In Aston Villa’s first home game since their return to the Premier League, they met a Bournemouth side eager to make amends for their disappointing home performance the previous week. The home side were ultimately made to rue a shocking first fifteen minutes, which saw two errors give Bournemouth a 2-0 lead from which Aston Villa never recovered. Furthermore, Villa’s tactics initially played into Bournemouth’s hands, which indicate a dearth of tactical analysis on their part.
Despite Villa controlling the ball, Bournemouth kept them at arm’s length for the rest of the first half. The Villans did, however, look much more dangerous in the second period. Dean Smith will likely be content with his team’s second-half performance, though not with their profligacy in front of goal. Eddie Howe meanwhile, will be happy to record an away win. However, Howe should have concerns about the ease in which his team were pushed back in the second half. This analysis will examine the tactics of the match and why the Cherries were able to record their first win of the 2019/20 Premier League season.
Aston Villa played a 4-1-4-1 formation. The only change from their defeat to Tottenham was the introduction of new signing Douglas Luiz (formerly of Manchester City and Girona) at the base of their midfield, replacing Conor Hourihane. His inclusion proved an early indication of Smith’s intent to keep the ball & play a controlling, attacking tactical game.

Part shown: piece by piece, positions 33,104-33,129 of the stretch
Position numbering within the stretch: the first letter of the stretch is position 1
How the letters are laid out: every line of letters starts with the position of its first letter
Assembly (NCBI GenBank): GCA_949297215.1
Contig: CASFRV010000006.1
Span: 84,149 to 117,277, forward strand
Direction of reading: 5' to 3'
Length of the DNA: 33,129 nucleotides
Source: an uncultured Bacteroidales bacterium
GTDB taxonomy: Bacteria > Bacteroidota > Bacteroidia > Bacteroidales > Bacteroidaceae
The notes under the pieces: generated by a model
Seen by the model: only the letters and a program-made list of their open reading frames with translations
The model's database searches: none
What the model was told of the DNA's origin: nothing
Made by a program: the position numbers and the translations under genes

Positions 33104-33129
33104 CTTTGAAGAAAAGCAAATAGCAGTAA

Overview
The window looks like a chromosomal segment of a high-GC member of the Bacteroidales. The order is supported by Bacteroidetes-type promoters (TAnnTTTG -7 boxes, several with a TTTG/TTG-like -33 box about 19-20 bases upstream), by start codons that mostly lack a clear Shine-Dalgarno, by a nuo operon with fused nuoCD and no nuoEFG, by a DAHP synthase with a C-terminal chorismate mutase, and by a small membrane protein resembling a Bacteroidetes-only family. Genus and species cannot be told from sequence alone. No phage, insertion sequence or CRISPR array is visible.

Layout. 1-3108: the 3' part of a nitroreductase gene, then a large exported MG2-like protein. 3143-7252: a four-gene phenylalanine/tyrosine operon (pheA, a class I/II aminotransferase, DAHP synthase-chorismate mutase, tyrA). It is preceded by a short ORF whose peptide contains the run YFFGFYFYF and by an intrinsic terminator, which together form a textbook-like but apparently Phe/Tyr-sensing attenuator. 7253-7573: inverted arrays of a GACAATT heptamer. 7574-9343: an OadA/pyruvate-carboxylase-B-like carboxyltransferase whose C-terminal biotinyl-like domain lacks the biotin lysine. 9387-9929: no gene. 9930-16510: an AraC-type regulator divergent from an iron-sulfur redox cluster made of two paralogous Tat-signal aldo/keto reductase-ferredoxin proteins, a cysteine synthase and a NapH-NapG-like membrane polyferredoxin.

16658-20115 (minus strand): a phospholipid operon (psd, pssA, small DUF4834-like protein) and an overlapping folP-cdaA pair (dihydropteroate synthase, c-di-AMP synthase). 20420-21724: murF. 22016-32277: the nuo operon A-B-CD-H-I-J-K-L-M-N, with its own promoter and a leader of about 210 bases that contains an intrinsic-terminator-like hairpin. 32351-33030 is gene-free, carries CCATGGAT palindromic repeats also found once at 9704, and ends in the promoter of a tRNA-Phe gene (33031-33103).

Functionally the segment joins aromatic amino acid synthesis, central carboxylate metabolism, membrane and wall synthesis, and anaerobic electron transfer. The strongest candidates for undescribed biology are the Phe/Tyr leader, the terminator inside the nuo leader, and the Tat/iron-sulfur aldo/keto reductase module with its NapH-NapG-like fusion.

Bournemouth meanwhile, changed their formation from a 5-2-3 to a 4-4-2 and with it two players after their toothless display on the opening weekend. Howe dropped centre-back Chris Mepham in favour of introducing Liverpool loanee Harry Wilson onto the right side of midfield. Charlie Daniels replaced Diego Rico on the left side of defence.
Bournemouth in possession
Whether Bournemouth intended from the start of the game to cede so much possession to Aston Villa is impossible to determine. However, their early goal from the penalty spot forced the home side to chase the game. In response, Bournemouth were willing to seek to control the space in their half rather than the ball.
Their attacking approach was similar in principle to how they attack in most matches. It changes little whether Howe uses a 4-4-2 or a 5-2-3. When playing a 4-4-2, it becomes more of a 4-2-2-2. Howe expects little attacking output from the central midfield duo, Jefferson Lerma and Philip Billing. Instead, they sit in front of their centre-backs and disrupt their opponents in transition. The full-backs, Daniels and Adam Smith, are tasked with providing width. This allows their wide midfielders, Harry Wilson and particularly left sided midfielder Ryan Fraser, freedom to roam inside. Josh King & Callum Wilson provide depth, aerial prowess and a threat in behind up top.
Nevertheless, Aston Villa’s formation and approach provided some interesting dilemmas for Howe’s team, albeit dilemmas that they had clearly anticipated. Villa outnumbered Bournemouth 3 to 2 in the centre of midfield. Cognisant of this, the Villans aggressively pressed high up the field. They opted to go man to man in the midfield as Jack Grealish marked Lerma and John McGinn marked Billing, knowing they had Luiz spare.